There are two main reasons for this state of affairs, the first being that French presidents are immune from prosecution during their mandate. This means that they cannot be charged with alleged offences committed whilst in power until they are no longer president. And even if charges are eventually brought the French legal system permits endless legal challenges and procedurial objections to be lodged against charges as well as the possibility of endless appeals. The result is that cases become heavily diluted over time, that which makes proving guilt very difficult.

The second reason is direct political interference in ongoing cases. Judges can be removed from a case if a president fears they may be getting uncomfortably close to the truth, and governments often refuse to hand over pertinent documents and other evidence to investigating judges. Nobody here will forget how Alain Juppe's Justice minister, Jacques Toubon, tried to force a prosecutor back to France from his holiday in the Himalayas in order to persuade him to drop a case against a political ally (Paris Mayor Jean Tiberi) which had been brought by his adjoint. Toubon even ordered a helicopter to fly him down from the mountains! The prosecutor refused on this occasion. Toubon is also known for having ordered police and prosecutors who were on their way to raid the offices of another political ally to search them for evidence of fraud to turn back. He was obeyed.

Also, several high-profile cases of a very sensitive nature involving presidents - including Sarkozy - have been deliberately bogged down by endless presidential foot-dragging. They include the Taiwan frigates case, involving kickbacks to political leaders in exchange for Taiwan's agreement to buy French frigates. This case also involves the highly suspicious deaths of several witnesses. Another case is the Karachi bombing, in which a dozen French engineers were killed in the city whilst doing highly sensitive work for the government on submarines. This case has never really got off the ground either.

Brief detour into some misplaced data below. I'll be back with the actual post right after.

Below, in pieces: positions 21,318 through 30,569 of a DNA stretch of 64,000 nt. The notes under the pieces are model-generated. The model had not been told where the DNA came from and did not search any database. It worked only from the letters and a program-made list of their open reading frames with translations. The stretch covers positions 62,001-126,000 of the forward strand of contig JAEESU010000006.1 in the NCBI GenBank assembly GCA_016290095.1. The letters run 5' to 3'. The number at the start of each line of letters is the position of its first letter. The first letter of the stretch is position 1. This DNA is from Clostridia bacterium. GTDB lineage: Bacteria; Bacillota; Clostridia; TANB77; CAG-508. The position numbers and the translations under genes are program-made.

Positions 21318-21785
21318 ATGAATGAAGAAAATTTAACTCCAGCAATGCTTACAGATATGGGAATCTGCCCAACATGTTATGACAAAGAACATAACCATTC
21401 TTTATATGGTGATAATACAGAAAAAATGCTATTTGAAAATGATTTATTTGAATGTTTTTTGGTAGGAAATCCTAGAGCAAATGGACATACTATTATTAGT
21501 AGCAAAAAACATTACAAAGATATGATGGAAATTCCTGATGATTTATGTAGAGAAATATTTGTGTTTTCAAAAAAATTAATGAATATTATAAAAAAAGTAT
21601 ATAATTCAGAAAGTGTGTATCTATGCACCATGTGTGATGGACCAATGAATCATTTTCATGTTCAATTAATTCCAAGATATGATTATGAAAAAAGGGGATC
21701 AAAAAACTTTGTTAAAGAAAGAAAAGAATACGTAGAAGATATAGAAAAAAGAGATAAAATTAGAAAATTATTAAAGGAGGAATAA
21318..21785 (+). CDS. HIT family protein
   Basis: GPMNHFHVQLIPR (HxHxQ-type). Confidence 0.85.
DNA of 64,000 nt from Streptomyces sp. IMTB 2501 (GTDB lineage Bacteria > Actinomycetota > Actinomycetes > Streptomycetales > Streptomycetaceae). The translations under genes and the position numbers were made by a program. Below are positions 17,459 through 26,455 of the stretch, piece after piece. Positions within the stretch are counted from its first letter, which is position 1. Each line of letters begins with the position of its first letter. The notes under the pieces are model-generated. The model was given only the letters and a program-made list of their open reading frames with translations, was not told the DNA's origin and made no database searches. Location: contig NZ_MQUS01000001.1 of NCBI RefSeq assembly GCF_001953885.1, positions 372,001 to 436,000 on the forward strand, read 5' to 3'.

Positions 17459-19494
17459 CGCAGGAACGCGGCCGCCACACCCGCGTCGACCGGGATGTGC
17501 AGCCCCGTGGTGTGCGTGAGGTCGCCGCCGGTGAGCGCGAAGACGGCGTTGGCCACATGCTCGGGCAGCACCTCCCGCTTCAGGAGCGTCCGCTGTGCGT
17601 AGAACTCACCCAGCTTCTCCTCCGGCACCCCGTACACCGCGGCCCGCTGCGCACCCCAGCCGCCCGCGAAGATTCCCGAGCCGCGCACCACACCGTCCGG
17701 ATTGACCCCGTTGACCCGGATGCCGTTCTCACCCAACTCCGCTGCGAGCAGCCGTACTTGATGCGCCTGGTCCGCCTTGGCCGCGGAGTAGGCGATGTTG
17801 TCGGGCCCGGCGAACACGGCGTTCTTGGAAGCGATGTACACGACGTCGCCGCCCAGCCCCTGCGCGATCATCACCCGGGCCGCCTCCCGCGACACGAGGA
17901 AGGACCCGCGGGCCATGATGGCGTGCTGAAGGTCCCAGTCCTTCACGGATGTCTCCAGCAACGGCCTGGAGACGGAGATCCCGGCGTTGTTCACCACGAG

Sarkozy went even further whilst in power. He removed a number of inconvenient magistrates and prosecutors and used his friendship with famous Parisian magistrate Philippe Courroye to ask him to refuse to name an investigating judge for the Bettancourt case, which was making too much progress for his comfort. Courroye obeyed, much to the anger of magistrates and judges alike, and the case was thus dragged out. Sarkozy then went on to quite simply eliminate the functions of examing magistrates, thus strengthening his hold on the justice system. Other legislation was also introduced that would attempt to weaken the justice system, to the point where even his political allies were becoming afraid of the consequences of such actions.

But Courroye eventually fell into disgrace for reasons relative to other cases he was handling, and the investigation eventually got back on track after the alleged Bettencourt payments hit the headlines. Gentil was finally put in charge of the case, his work now made easier because Sarkozy is no longer president, and Sarkozy has now been charged.

This affair and the many revelations of meddling in the justice system it has led to has debunked the myth of an independent justice system in France. Sarkozy's meddling is the straw which broke the camel's back, and his being charged represents a clear victory for the many honest magistrates, judges and others who are trying to do their job despite heavy political interference. They deserve respect for their perseverence and courage.

But don't count on further improvements anytime soon. François Hollande promised to repeal and remove the system of presidential immunity from prosection during his election campaign, but now that he is in power he and his advisors have backtracked. The project as it stands today would only remove immunity for a limited number of civil offences - i.e. extremely minor cases, and even then they would be difficult to prosecute - but immunity shall remain for embezzlement, fraud and other criminal offences, that which renders the legislation toothless.

France's magistrates and judges may have won a victory by charging Nicolas Sarkozy, but the war for judicial independence in France is far from being won.